Serrated GaN NWs have been grown by plasma-assisted vapor phase deposition Method using Ga metal and N plasma as precursors, without using any catalyst. The XRD and FESEM results show that the NWs are hexagonal wurtzite GaN possessing rough surface suitable for gas sensors applications. The results of Photoluminescence and Raman spectra showed the favorable optical properties of the grown NWs. These NWs possess good optical properties, which is obviously advantageous for the applications of the NWs in the nanodevices.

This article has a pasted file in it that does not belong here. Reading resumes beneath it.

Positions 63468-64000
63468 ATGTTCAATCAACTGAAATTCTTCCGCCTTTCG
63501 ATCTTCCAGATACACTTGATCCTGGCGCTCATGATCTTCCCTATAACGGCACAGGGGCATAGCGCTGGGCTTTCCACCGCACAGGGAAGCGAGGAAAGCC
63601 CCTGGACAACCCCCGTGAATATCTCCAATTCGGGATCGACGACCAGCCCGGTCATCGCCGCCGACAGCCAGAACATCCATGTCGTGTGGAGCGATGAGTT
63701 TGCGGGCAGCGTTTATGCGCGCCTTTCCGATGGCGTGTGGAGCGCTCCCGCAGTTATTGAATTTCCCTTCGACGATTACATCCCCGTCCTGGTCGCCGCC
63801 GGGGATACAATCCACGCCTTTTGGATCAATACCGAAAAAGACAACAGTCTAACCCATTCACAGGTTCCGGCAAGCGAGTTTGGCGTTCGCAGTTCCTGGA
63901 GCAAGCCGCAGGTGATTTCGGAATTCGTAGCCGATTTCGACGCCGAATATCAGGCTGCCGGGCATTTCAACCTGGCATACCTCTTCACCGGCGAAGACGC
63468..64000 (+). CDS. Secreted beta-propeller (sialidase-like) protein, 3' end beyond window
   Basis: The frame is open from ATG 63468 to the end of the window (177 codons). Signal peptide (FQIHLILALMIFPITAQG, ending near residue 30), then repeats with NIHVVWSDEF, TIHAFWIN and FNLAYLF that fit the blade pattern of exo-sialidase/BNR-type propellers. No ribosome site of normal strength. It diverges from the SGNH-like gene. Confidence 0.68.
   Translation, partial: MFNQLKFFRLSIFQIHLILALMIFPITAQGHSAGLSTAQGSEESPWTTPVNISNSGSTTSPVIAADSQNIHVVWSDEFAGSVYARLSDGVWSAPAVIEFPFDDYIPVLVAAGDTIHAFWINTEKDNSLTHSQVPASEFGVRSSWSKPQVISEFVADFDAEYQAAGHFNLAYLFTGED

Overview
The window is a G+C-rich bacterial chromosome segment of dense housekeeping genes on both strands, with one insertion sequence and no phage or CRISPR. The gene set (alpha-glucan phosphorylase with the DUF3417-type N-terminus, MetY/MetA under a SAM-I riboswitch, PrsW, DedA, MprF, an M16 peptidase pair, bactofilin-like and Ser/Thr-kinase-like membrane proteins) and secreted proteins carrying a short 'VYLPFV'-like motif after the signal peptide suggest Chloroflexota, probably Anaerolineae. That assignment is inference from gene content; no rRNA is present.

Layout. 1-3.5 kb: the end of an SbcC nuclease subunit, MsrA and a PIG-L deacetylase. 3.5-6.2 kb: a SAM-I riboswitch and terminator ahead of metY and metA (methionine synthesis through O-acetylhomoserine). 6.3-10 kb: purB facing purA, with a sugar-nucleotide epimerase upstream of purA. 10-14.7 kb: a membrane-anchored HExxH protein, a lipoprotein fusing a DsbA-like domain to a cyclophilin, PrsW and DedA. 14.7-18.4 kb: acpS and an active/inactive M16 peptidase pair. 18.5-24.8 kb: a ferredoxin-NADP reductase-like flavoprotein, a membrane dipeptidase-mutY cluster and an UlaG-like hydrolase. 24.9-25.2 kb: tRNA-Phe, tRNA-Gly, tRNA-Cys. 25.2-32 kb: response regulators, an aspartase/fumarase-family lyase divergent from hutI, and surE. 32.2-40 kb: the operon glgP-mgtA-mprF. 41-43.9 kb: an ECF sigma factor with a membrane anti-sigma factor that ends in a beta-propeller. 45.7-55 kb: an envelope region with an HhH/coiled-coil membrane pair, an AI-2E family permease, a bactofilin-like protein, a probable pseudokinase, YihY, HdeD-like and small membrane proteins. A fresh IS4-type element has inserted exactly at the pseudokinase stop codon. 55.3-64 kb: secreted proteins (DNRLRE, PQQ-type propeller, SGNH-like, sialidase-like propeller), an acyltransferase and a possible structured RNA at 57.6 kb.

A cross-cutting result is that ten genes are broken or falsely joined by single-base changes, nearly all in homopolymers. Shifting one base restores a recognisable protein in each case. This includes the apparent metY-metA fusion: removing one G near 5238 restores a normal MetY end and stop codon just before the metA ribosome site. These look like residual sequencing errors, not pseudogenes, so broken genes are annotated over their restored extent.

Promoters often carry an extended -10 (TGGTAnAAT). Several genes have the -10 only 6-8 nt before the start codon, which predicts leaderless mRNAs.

Conflict of interest

The authors declare that there are no conflicts of interest regarding the publication of this manuscript.


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16. Kolbesen BO, Claeys C, Fabry L, Bersani M, Giubertoni D, Pepponi G, et al. Analytical Techniques for Semiconductor Materials and Process Characterization 6 (ALTECH 2009). In The Electrochemical Society; 2009.